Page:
Losing The Superfluous Weight
( Originally Published 1916 )
It is probable that our insurance companies have been more thorough in their efforts to ascertain the evil effects of superfluous weight than any other organization from which one can seek information on this important subject. Since about the year 1800, when insurance companies began gathering statistics, they have been accumulating data on various phases of health and sickness. They have a collection of facts far more complete than any other in existence. Their chief interest in this connection has been centered about the risk involved in the insurance of stout persons; the comparative length of life enjoyed on the one hand by the individual with the Ideal Weight, and, on the other hand, by the one with superfluous flesh.
Suppose your ideal weight is one hundred and fifty pounds, but you accumulate additional adipose tissue until you tip the scales at one hundred and eighty. I advise you not to apply for life insurance until you have lost more than ten pounds. They would at least investigate more fully your family history and make a more extended examination, if they did not actually reject you on account of weight alone. I have often met the " doubting Thomas " who thinks that some can reduce while others are not so fortunate. Many of those whom I know to have reduced and actually maintained the reduction, are of the most difficult class. This is positive proof that success is always possible. Success in weight increase is not so universally attainable as in weight reduction, because there is a class which is unable to eat all that is desirable for the purpose. In reality, it will be found that these patients are suffering from some disease — either of the stomach or of some other organ — and when this is relieved, weight can be increased. On the other hand, none need fail to lose at least a part of his or her superfluous weight. Sometimes it is a mountain of fat to be moved, but it is none the less sure to disappear because of the quantity. It is only slower and more difficult — that is all.
Another very interesting point which I have failed to develop, though purposely discussing various phases of weight reduction in preceding chapters, is the possibility of reducing the particular part of the body which has grown stout out of proportion to the remainder. This is a very simple matter. Deposit of excessive amounts of fat is nearly always at the expense of correctness of proportion. The abdomen may carry the major part, or it may be found over the bust or the hips. Sometimes the head rests on the neck as in a cushion. It may be unsightly, or only unbecoming, but it is always undesirable. Aside from any hereditary influences which may enter into the case, the following explanation is most reasonable. When weight is increasing, fat is deposited over the least used muscles. One reason why the abdomen is so frequently the point of least resistance and carries so large a proportion of the excess is that the muscles here are little used. It is possible to walk to and fro, or to sit on an office chair, using the abdominal muscles very slightly.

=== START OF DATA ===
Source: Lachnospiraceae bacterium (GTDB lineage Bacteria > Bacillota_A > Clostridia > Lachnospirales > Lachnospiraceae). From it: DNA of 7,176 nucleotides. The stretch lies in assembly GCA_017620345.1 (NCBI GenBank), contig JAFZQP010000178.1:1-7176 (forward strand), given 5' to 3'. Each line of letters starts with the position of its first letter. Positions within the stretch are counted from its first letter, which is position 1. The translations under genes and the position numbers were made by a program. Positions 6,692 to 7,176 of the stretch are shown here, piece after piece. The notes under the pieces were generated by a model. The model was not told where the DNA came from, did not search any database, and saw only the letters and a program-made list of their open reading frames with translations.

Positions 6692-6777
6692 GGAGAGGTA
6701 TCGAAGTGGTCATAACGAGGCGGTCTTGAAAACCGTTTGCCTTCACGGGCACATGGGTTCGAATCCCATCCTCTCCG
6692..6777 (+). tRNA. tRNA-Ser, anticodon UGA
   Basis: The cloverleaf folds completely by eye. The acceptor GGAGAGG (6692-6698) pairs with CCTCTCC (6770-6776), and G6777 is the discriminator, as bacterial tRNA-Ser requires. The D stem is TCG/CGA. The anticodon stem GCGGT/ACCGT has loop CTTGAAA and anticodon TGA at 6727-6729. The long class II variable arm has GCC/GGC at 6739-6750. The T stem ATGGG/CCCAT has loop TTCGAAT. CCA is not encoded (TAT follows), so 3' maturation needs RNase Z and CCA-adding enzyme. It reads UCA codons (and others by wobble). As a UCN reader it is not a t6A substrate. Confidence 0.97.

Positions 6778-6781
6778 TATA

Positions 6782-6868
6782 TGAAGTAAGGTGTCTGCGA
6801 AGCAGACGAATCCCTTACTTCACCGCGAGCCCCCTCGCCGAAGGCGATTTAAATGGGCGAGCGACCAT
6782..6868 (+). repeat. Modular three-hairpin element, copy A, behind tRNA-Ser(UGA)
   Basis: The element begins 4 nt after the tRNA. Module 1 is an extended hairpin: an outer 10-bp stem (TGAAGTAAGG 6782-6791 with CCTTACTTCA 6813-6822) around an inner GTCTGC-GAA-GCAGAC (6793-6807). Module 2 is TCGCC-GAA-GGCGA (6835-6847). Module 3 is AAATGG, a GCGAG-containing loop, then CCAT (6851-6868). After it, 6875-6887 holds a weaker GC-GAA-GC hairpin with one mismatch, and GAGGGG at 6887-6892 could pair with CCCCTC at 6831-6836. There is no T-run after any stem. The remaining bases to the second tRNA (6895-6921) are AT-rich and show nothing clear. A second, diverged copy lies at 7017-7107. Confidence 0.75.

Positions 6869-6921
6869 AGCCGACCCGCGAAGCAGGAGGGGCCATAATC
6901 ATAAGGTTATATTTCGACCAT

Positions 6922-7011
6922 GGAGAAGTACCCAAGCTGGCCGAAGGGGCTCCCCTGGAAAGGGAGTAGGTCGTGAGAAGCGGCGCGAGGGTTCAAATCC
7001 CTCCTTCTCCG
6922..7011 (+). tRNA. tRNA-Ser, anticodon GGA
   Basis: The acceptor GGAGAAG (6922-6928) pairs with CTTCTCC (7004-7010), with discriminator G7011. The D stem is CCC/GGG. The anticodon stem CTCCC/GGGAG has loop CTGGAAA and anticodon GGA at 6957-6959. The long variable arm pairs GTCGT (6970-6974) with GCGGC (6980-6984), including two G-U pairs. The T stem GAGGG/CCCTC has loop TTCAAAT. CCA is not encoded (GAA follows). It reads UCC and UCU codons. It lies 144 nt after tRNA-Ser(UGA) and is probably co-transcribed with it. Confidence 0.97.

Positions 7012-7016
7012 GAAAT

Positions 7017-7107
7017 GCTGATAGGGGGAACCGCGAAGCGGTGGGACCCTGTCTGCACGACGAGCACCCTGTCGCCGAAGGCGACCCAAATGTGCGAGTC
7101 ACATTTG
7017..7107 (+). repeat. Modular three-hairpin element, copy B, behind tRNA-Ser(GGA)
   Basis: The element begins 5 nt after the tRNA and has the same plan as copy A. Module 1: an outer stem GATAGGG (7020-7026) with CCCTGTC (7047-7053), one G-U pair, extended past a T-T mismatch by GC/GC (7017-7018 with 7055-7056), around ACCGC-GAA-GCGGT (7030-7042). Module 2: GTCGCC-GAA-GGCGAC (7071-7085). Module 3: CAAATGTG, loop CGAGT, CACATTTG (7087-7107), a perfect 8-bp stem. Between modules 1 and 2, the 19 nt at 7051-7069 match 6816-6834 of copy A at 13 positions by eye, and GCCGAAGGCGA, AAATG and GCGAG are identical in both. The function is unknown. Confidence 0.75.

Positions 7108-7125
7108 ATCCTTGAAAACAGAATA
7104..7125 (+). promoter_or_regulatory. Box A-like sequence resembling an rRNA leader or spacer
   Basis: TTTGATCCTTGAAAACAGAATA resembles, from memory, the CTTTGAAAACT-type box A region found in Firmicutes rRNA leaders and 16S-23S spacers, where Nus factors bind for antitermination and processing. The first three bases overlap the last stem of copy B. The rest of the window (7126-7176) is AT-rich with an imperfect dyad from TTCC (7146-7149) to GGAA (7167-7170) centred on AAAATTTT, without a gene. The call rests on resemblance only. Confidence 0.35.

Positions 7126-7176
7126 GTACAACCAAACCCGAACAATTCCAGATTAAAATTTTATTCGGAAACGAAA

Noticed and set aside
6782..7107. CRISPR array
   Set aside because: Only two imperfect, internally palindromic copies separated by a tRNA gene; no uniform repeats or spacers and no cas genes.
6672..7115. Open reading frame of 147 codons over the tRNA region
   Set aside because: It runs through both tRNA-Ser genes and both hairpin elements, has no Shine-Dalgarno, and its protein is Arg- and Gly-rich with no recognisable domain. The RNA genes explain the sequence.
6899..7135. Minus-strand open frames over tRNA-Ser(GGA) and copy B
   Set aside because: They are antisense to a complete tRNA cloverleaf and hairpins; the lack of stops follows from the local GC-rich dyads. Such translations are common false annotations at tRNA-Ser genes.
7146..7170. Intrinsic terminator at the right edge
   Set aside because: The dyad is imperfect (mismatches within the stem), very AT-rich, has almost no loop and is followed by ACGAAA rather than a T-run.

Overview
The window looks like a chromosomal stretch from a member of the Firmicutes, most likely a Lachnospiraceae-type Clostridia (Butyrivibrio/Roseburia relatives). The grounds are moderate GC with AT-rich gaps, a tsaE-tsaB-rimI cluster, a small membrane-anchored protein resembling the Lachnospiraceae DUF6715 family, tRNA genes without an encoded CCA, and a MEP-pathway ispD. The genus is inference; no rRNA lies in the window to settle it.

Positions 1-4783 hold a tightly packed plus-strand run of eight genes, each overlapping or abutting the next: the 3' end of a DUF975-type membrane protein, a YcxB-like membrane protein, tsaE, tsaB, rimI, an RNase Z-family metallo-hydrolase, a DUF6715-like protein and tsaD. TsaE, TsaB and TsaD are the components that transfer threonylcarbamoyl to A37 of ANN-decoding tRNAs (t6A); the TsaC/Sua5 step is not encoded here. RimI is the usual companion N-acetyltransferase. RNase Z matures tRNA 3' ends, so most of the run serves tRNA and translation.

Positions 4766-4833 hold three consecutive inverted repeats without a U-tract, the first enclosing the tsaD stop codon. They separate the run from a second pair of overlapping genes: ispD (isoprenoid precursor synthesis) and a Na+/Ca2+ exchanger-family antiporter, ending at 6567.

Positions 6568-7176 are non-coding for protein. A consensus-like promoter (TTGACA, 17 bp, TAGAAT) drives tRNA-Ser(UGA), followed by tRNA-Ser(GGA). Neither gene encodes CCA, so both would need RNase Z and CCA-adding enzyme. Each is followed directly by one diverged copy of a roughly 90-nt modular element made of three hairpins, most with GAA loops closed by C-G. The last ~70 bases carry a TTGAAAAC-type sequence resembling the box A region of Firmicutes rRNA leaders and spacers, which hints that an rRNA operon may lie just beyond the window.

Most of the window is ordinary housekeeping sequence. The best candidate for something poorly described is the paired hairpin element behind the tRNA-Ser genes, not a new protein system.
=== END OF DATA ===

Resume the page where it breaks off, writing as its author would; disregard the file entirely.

It is necessary to employ the muscles of the legs and thighs,— however inactive one may be, the muscles of the back in maintaining an erect position, the hands and arms for writing, etc., consequently the abdominal muscles are least used. After a small amount of excess is deposited here, in order to keep the body in balance there will be a backward bending of the spine, and as the weight increases the stomach is more and more favored, there is less and less forward bending, and the deformity increases.
It is unnecessary to further explain this process of localization of fatty deposits. The reverse is likewise true; when weight is being lost, that fat is drawn upon which is over the muscles most used during the process. Taking cognizance of this fact, one is able to use considerable ingenuity in devising exercises which will employ such muscles as are necessary for the removal of fat wherever desired. The exercises must therefore be adapted to the individual case.
Health is not lost, but gained, as superfluous flesh dissolves. In fact, it is never so perfect as when the Ideal Weight is attained. The insurance companies have set twenty per cent. over weight as the point beyond which no one should venture on the path toward obesity. It should be remembered, however, that they are not interested in the comfort or the appearance of the applicant. They are only interested in what kind of a risk they are taking. The applicant can be as uncomfortable as he likes, and he can lose his shapely form or his freedom of motion, so long as he does not increase too greatly his chances of an early death. Take note that they consider twenty per cent. over-weight as a cause of the increased probability of an early demise. How much less probable one's chances of reaching three-score and ten, if forty per cent over-weight !